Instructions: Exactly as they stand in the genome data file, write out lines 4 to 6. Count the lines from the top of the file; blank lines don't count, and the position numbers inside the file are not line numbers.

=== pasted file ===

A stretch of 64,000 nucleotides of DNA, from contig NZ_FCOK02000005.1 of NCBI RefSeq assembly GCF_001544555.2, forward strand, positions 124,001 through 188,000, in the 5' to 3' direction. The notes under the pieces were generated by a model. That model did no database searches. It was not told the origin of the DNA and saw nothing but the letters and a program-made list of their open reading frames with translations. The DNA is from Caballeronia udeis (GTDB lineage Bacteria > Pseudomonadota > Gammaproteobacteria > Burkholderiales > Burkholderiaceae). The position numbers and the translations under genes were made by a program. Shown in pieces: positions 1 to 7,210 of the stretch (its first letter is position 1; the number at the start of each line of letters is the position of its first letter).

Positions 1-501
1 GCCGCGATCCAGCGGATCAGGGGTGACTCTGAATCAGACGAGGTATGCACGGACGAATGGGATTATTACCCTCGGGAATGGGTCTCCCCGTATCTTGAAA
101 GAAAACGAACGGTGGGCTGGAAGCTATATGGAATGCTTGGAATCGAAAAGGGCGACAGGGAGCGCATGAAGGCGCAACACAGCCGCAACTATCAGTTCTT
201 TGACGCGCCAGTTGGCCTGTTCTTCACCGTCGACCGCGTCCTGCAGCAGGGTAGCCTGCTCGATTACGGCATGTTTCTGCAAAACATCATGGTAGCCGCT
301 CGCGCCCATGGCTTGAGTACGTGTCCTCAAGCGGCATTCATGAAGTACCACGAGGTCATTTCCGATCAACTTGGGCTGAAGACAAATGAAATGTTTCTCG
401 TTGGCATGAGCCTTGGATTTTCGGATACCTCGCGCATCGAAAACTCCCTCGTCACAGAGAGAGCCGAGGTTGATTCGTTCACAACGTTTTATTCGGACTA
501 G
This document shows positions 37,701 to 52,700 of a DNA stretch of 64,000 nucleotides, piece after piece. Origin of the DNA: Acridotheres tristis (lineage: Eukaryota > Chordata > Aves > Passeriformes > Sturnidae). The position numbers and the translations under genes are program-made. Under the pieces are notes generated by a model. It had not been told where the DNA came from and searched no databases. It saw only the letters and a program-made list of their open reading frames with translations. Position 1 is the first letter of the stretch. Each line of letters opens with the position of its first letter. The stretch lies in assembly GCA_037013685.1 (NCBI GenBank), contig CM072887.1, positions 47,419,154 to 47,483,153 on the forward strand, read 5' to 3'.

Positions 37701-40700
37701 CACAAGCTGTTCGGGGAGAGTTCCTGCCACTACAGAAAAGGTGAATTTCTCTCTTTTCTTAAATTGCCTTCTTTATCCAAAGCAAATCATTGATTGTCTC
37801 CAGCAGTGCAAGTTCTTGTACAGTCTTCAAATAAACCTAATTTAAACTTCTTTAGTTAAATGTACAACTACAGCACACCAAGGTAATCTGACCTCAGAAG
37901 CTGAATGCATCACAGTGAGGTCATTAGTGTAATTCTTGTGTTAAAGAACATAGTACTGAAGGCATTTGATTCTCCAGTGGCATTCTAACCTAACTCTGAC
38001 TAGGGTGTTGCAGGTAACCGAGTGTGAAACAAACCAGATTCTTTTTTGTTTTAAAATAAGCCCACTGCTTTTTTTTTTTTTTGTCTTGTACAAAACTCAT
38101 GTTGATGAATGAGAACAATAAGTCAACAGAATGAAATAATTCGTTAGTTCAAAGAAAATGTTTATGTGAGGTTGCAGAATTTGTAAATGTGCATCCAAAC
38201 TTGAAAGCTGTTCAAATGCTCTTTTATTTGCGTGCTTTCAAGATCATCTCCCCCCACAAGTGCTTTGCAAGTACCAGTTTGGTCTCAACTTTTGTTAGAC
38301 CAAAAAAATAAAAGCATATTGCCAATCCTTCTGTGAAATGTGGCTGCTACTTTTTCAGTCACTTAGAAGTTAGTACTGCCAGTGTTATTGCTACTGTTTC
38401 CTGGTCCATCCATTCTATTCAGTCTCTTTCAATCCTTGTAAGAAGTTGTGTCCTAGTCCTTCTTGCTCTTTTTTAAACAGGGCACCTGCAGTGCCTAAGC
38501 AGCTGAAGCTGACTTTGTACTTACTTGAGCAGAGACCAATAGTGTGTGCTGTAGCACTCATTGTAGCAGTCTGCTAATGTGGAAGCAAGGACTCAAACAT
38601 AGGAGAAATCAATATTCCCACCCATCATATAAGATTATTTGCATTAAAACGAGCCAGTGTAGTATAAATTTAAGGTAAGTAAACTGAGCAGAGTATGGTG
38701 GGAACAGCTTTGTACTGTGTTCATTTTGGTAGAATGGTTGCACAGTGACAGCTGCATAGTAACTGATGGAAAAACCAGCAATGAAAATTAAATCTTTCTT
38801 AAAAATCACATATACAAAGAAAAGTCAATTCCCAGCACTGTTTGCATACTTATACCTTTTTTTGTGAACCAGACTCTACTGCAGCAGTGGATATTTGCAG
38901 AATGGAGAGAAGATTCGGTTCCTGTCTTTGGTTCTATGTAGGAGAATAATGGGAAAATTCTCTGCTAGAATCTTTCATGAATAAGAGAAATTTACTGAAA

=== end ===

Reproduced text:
101 GAAAACGAACGGTGGGCTGGAAGCTATATGGAATGCTTGGAATCGAAAAGGGCGACAGGGAGCGCATGAAGGCGCAACACAGCCGCAACTATCAGTTCTT
201 TGACGCGCCAGTTGGCCTGTTCTTCACCGTCGACCGCGTCCTGCAGCAGGGTAGCCTGCTCGATTACGGCATGTTTCTGCAAAACATCATGGTAGCCGCT
301 CGCGCCCATGGCTTGAGTACGTGTCCTCAAGCGGCATTCATGAAGTACCACGAGGTCATTTCCGATCAACTTGGGCTGAAGACAAATGAAATGTTTCTCG